Symptoms of yeast infections are unmissable (hello, itchiness and discharge). The issue is one of the more frustrating realities of living with a vagina.

Yeast infections are very common (at least 80 percent of women will experience one in their lifetime, according to Kimberly Langdon, a retired OB/GYN who currently serves as a medical advisor at health services company Medzino Health. But some may be more prone to yeast infections than others. And if you find yourself plagued with recurring infections, there may be some specific factors to blame.

Here are a few of the most common reasons you may be getting yeast infections plus advice from medical experts on how to deal with them:

It might not be a yeast infection.

If you’re self-diagnosing, your guess might be off. According to Mary Jane Minkin, an OB/GYN and clinical professor in the department of obstetrics, gynecology and reproductive sciences at the Yale University School of Medicine, “about a third of the time, a woman will indeed have a yeast infection if she is self-diagnosing. About a third of the time, she will have another type of infection, like a bacterial infection. And another third of the time, the woman will have some irritation from an allergen, like bubble bath, soap, a new detergent), which comes in contact with her vulva which mimics the itchiness and irritation of yeast.”

Minkin said that if you suspect you’re having recurring yeast infections, it’s important to get a professional opinion. “See your OB/GYN care provider for a culture and an exam, as you may indeed have something very different,” she said.

It could be your medication.
If your doctor prescribed you a course of antibiotics to fight off an infection, the pills may have also wiped out some of the “good bacteria” in your body in the process. Langdon said that this bacteria, known as lactobacillus, is crucial in maintaining the normal acidic pH of the vagina. Thus, having antibiotics kill it off can lead to a yeast infection.

If you have to take the medication, Minkin suggested also popping a probiotic to introduce more good bacteria into your body. And pay attention to other medications, too: Birth control and steroids may also contribute to yeast infections, added Natasha Bhuyan, a physician at the primary care network One Medical in Phoenix.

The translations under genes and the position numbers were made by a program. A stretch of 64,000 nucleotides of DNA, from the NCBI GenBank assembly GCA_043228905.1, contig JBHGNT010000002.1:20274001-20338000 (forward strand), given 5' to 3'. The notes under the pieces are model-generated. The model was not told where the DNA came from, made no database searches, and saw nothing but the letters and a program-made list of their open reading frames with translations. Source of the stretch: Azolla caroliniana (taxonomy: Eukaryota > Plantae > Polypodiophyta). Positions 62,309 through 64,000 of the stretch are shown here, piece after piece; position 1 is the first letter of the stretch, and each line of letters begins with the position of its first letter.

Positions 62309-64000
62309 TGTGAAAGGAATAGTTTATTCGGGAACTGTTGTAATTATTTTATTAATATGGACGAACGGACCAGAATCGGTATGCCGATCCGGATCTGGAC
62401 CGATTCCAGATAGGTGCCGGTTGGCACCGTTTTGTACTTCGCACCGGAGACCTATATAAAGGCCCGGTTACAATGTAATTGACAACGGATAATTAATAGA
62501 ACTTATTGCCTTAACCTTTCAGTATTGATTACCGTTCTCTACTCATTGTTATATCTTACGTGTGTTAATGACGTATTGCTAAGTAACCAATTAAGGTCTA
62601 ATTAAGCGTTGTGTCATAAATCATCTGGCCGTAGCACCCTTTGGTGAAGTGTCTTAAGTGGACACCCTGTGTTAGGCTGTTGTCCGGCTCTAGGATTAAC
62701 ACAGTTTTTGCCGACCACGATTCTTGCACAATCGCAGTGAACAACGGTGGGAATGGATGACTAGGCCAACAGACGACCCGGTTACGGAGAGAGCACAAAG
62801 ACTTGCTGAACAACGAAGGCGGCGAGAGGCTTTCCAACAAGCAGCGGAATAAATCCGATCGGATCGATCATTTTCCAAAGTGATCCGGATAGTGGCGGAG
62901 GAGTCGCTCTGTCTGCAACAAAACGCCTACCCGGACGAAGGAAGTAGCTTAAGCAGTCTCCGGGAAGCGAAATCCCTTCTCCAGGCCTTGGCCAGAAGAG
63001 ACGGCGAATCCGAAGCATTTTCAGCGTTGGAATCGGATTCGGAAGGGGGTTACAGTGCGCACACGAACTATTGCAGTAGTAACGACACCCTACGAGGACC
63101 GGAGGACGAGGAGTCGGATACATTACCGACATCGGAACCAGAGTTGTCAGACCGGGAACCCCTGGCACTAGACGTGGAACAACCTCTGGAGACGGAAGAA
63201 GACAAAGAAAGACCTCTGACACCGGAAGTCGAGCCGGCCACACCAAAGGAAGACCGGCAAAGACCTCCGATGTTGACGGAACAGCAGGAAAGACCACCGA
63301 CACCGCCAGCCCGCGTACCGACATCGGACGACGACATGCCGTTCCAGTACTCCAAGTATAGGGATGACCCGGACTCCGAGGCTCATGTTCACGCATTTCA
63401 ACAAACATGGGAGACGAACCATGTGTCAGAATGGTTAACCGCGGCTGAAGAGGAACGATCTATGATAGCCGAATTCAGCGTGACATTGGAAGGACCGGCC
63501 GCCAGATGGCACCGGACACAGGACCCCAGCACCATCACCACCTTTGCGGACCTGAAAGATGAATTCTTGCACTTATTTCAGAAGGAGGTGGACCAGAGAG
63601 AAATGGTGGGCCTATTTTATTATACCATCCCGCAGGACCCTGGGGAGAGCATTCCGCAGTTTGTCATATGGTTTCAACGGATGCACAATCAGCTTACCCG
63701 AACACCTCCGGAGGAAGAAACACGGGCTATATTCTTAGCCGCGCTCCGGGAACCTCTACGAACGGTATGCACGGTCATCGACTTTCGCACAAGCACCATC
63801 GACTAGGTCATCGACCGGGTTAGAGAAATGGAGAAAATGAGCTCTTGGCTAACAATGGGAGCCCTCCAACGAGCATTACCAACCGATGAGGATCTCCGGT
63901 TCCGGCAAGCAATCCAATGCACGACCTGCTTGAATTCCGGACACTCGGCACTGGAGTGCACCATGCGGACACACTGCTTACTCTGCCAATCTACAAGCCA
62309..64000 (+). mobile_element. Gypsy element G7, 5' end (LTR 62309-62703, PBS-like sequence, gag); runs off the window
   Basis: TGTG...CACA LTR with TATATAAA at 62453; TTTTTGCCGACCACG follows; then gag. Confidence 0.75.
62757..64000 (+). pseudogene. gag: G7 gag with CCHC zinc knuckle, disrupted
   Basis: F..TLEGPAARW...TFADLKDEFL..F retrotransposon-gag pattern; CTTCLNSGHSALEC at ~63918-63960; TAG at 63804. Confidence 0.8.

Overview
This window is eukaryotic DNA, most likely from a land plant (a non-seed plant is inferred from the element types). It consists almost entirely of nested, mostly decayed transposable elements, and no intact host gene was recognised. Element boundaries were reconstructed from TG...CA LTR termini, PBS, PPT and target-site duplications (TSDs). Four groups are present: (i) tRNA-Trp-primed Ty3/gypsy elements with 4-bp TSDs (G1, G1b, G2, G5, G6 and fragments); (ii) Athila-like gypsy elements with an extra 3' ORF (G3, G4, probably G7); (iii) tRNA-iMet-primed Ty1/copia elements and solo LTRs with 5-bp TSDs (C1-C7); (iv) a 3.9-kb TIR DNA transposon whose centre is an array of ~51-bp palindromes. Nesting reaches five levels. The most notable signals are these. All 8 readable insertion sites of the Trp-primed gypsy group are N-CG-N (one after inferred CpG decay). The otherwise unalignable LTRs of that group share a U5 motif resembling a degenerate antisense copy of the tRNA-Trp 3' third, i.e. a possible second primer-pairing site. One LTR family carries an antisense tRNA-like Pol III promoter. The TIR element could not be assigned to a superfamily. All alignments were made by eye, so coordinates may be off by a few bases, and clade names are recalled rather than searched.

You’re using the wrong over-the-counter treatment.

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Your local pharmacy sells many products designed to treat yeast infections ― but they might not always be beneficial in treating your specific infection.

“Over-the-counter antifungal medications may not work for every strain of yeast,” said Craig Salcido, an OB/GYN at Mission Hospital in Orange County, California. If the Monistat isn’t cutting it, for instance, Salcido said you may need a prescription to treat your yeast infection. “If your yeast infection keeps coming back, then it’s time to see a doctor,” he said.

Salcido added that it’s important to complete the full course of treatment in order to properly wipe out the infection, even if your symptoms go away. “Incomplete treatment may not reduce the yeast down to a level the body can handle,” he said.

Blame it on outside factors, like condoms or soap.
Yeast infections are primarily caused by anything that changes your typical vaginal flora, like spermicide, certain types of condoms or sperm itself, Bhuyan added that even soaps ― especially scented ones ― or douching can cause yeast infections, not prevent them, as some may be led to believe. “Which is why I advise patients to avoid douching ... vaginas have their own natural cleansing system,” she said.

You’re stressed out.

A 2013 study from Germany found that psychosocial factors ― especially stress ― played a role in recurrent vaginal yeast infections, said Ceppie Merry, a practicing physician in Dublin, Ireland.

Salcido agreed, noting that stress can cause fluctuations in estrogen, which can trigger a yeast infection. Changes in estrogen levels from birth control, pregnancy or perimenopause can also lead to the growth of yeast, he said.

If you notice that you get more yeast infections when you are feeling high-strung, try addressing the underlying stressors, said Diana Ramos, an OB/GYN and chair of the National Preconception Health and Health Care Initiative (PCHHC), public-private partnership of 100+ organizations working to improve the health and wellness of young adults and advance quality women-centered health care. “And make sure you are eating well, sleeping and exercising to decrease your stress,” she added.

You’re living in dirty workout clothes
Do you find yourself hitting the gym hard and then lingering in your sweaty clothes afterwards? That could be leading to your discomfort. “A warm, wet and dark environment is the perfect breeding ground for yeast,” Salcido said. “This includes workout clothes and swimsuits.”

To prevent yeast infections, he suggested wearing loose-fitting cotton clothing at the gym or making sure to change out of tight yoga pants right after class.

You’ve got an underlying medical condition.

In more rare instances, yeast infections can be caused by an illness or disease. “Anything that lowers immunity such as HIV infection, chemotherapy, severe underlying illness or diabetes will leave one prone to fungus infections,” said Laurence Gerlis, founder of SameDayDoctor, a branch of medical clinics in the United Kingdom.

Ultimately, make sure to get a doctor’s opinion on anything if you’re ever unsure. Yeast infections ― whether they’re recurring or a one-time situation ― can be easily diagnosed and treated by a physician.

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